D.G. Palekar, J.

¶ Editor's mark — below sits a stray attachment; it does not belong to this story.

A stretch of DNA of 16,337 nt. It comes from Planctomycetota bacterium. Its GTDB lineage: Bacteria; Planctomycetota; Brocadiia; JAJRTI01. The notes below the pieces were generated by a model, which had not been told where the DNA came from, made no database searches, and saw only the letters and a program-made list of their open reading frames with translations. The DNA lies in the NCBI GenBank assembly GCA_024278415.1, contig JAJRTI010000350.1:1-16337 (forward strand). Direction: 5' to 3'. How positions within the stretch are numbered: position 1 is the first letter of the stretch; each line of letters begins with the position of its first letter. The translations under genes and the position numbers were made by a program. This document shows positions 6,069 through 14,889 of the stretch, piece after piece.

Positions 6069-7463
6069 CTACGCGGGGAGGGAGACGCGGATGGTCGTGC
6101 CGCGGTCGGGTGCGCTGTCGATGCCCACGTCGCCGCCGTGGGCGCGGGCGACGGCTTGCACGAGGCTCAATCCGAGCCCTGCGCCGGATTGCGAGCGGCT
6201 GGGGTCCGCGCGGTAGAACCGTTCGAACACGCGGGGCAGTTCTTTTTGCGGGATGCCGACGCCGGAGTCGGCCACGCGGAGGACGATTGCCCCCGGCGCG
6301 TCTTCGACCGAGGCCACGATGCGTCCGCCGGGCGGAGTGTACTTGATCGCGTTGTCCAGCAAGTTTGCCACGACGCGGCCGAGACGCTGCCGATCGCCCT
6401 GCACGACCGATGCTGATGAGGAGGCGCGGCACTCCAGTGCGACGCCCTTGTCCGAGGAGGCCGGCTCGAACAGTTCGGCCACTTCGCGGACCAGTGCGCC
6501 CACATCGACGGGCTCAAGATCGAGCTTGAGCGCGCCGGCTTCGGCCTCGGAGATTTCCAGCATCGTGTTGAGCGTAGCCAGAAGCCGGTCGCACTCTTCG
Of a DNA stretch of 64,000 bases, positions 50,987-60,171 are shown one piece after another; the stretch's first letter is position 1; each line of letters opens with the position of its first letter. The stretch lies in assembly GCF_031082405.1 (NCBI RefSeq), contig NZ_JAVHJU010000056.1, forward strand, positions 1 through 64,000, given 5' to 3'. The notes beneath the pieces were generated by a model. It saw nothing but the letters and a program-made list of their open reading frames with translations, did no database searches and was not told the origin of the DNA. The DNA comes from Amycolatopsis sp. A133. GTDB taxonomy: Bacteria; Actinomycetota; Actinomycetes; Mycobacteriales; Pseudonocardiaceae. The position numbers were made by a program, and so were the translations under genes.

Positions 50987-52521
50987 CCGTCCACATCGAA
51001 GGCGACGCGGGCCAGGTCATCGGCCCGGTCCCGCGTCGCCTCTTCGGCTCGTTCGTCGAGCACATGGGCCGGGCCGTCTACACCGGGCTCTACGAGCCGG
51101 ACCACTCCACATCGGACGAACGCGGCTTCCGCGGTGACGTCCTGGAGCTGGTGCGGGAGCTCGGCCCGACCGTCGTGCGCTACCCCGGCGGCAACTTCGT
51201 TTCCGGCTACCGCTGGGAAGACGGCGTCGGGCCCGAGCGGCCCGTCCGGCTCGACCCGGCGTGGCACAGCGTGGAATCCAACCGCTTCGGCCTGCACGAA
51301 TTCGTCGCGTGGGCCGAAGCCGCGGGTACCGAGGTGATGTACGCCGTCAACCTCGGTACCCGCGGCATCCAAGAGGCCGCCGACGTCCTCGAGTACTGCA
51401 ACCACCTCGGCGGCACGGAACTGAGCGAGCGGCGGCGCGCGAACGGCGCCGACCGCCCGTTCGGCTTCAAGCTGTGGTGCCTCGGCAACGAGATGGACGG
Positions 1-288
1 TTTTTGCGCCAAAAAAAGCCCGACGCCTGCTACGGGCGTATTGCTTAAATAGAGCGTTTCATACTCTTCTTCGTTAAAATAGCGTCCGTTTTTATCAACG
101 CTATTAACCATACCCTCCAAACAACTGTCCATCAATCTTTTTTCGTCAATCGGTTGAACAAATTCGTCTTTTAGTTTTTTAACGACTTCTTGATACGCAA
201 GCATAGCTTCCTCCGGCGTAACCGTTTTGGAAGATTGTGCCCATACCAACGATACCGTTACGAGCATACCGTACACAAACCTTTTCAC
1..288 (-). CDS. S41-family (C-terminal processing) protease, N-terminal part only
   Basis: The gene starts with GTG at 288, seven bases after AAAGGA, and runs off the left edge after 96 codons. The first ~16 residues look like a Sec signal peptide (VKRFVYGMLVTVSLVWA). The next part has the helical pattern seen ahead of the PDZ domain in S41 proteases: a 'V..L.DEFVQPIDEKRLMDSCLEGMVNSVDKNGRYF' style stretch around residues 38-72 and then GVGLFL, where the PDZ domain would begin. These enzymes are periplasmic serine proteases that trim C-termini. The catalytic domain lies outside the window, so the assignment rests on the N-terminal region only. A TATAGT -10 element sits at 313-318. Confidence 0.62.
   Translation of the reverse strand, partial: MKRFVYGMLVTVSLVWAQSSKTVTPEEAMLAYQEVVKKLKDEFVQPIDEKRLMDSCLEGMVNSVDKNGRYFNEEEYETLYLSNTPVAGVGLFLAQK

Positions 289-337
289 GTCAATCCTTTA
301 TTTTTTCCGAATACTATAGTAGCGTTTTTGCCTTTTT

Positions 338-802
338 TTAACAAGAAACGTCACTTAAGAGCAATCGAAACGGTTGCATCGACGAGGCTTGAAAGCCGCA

1. This is an appeal under Section 38 of the Advocates Act, 1961. The appellant, Mr. N.B. Mirzan, was an Advocate on the roll of the Bar Council of Maharashtra. On 27th October, 1964, respondent No. 2, who was once the client of the appellant, made several allegations of professional misconduct against the appellant which were referred by the State Bar Council to its Disciplinary Committee consisting of three Advocates, one being the Committee's Chairman and the other two its members. After a detailed inquiry into the allegations, the Disciplinary Committee came to the conclusion that professional misconduct had been established on three counts which involved moral turpitude. The Commitee, therefore, directed on 3rd October, 1968 that the appellant should be suspended permanently and should not be allowed to appear before any Court, authority or person in India. He was also directed to surrender his Sanad forthwith. From this order, an appeal was filed to the Bar Council of India, being Appeal No 9 of 1968. The appeal was heard by the Disciplinary Committee of the Bar Council of India consisting of a Chairman and two members. On 30th November, 1969, by a detailed order, the Disciplinary Committee confirmed the findings of the State Disciplinary Committee but, as regards the punishment, it directed that the appellant be suspended from practice for a period of five years and to pay to Respondent No. 2 a sum of Rs. 850/-within two months. It was further directed that, if the amount was not paid, the punishment imposed by the State Disciplinary Committee striking out the appellant's name from the roll of Advocates would stand confirmed. It is from this Order that the present appeal has been filed.